The most common advantages of franchising are that it capitalizes on an already successful strategy, the franchisee generally has local knowledge, it’s less risky than equity based foreign entry modes, and the franchisor isn’t exposed to risks associated with the foreign market. Subway, 7-Eleven, Pizza Hut, and McDonalds are just a few examples of organizations that have been successful using franchising as their foreign market entry mode.
Whilst in general, franchising is a popular and successful mode for foreign market entry; there are a few potential shortcomings. These shortcomings include: decreased brand quality due to not having full control over franchises, not maximizing profit as franchisor only receives a royalty fee and not the full profit made, and the possibility of nurturing a future competitor. Whilst these potential shortcomings could be detrimental to an organization, franchising is continually chosen as a foreign market entry mode as franchisors believe that the rewards outweigh the risks.
An organization may choose a joint venture as their foreign market entry mode for a number of different reasons, for example: to divide the risk with other parties, to leverage of each other’s strengths etc. However if a joint venture is to be successful the two or more organizations that form the joint venture must/should have common objectives in regards to: the market of entry, acceptable levels of risk/reward of the market entered, the sharing of technology, joint product development and the following of local government laws. Joint ventures often thrive if the following conditions are present between the partners: converging goals, small market share compared to the market leader, and are able to learn from one another without surrendering their competitive advantage or intellectual property.
Under the right circumstances, a joint venture can allow an organization to gain access to a new market which it previously wouldn’t have been able to do so by itself. The main restriction in this situation is generally the local government. A local government may choose to impose restrictions on wholly owned foreign investment for a number of reasons, such as: threat to local players, threat to the environment, threat to the long term prosperity of the industry etc. A real life example of this is Singapore Airlines entering the Indian market. The Indian government imposes restrictions on foreign airlines entering the local airline industry as a wholly owned subsidiary. However Singapore Airlines entered a joint venture with the Tata group, and owns a 49% stake in the SIA/Tata alliance.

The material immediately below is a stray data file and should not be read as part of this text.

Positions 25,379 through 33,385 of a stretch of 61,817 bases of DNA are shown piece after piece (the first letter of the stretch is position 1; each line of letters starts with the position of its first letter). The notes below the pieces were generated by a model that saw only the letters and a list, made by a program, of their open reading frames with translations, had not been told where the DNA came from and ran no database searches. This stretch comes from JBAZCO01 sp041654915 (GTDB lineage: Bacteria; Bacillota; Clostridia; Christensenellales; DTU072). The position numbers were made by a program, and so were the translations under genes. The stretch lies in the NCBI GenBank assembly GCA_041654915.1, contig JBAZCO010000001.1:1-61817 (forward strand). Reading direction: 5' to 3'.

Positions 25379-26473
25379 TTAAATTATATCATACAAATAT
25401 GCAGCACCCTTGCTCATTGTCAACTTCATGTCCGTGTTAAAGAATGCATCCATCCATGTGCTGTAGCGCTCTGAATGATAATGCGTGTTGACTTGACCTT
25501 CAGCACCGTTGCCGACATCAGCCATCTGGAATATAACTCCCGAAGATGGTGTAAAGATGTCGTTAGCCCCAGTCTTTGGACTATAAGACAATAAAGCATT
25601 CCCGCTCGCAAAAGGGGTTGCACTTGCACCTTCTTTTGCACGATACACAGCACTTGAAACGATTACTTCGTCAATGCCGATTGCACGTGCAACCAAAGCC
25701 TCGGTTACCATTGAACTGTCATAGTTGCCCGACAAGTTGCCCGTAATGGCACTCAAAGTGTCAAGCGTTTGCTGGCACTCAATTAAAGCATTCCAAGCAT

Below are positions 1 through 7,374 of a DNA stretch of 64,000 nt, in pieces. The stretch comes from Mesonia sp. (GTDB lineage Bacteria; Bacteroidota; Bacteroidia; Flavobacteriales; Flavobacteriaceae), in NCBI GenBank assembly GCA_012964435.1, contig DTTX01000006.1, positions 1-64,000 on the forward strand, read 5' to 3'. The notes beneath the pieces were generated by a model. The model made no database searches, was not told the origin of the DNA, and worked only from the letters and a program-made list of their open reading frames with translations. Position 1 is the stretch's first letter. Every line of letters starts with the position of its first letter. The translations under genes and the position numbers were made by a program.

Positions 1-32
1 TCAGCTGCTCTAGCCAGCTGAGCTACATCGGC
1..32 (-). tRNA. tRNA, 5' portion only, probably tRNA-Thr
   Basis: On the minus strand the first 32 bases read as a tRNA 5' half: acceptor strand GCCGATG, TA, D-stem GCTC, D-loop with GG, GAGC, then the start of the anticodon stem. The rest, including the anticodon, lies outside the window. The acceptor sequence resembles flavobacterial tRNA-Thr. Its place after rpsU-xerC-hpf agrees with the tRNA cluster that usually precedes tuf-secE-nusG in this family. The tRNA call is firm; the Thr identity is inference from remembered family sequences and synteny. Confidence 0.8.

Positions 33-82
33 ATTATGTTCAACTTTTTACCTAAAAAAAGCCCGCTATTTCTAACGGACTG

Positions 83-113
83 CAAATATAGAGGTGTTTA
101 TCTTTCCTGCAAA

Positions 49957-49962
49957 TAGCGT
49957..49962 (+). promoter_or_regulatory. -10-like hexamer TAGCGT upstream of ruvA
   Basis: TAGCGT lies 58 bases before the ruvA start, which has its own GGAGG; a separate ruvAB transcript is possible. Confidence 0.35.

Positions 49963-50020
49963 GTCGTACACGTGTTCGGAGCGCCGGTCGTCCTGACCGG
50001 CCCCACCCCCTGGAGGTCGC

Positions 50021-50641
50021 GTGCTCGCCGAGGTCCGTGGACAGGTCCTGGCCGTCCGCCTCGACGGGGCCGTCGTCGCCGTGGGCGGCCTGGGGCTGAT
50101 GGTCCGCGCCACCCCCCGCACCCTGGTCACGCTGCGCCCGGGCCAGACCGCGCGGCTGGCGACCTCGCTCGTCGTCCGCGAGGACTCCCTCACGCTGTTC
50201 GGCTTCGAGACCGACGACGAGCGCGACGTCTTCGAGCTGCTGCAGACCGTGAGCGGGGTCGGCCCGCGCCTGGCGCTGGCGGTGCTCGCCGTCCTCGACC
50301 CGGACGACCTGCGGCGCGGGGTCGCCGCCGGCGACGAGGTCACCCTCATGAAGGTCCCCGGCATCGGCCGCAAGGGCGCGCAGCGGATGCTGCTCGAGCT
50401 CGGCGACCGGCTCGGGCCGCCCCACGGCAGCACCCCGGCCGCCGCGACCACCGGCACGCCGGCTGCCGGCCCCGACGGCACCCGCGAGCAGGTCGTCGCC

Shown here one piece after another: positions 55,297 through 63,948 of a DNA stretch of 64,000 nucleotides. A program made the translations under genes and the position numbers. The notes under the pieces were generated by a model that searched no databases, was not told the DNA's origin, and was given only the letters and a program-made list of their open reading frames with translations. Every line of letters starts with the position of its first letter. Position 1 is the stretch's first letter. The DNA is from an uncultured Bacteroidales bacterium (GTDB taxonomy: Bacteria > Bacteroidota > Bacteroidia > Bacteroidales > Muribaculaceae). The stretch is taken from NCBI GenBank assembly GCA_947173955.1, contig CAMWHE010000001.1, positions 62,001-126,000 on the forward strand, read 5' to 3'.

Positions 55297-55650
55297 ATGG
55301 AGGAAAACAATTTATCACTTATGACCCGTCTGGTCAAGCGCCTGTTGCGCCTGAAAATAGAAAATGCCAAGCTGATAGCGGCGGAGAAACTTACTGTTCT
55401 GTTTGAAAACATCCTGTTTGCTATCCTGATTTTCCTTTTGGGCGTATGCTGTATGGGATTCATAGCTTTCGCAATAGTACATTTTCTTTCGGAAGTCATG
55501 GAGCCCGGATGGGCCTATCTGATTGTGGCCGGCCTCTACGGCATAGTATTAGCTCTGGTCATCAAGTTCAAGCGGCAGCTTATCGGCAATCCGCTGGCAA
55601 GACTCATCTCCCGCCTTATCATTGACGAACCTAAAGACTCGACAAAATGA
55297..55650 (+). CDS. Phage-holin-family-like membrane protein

No one entry mode is considered to be superior to one another. When an organization is choosing to internationalize their operations, they will first need to decide what its optimal levels of: commitment, flexibility, control, presence and risk are in order to select the most appropriate entry mode. An organization’s internal resources and capabilities are another important consideration when choosing the foreign entry mode. The market of entry is also another important consideration for the organization planning to internationalize their operations. A PESTLE analysis of the foreign market will help the firm to gain a better understanding of the market environment. The process for an organization to internationalize their operations is often quite difficult, and so is the process of choosing the foreign market entry mode. It’s for this reason that there is no superior foreign market entry mode. From the examples given it’s clear that each entry mode can be successful if implemented in the right circumstances.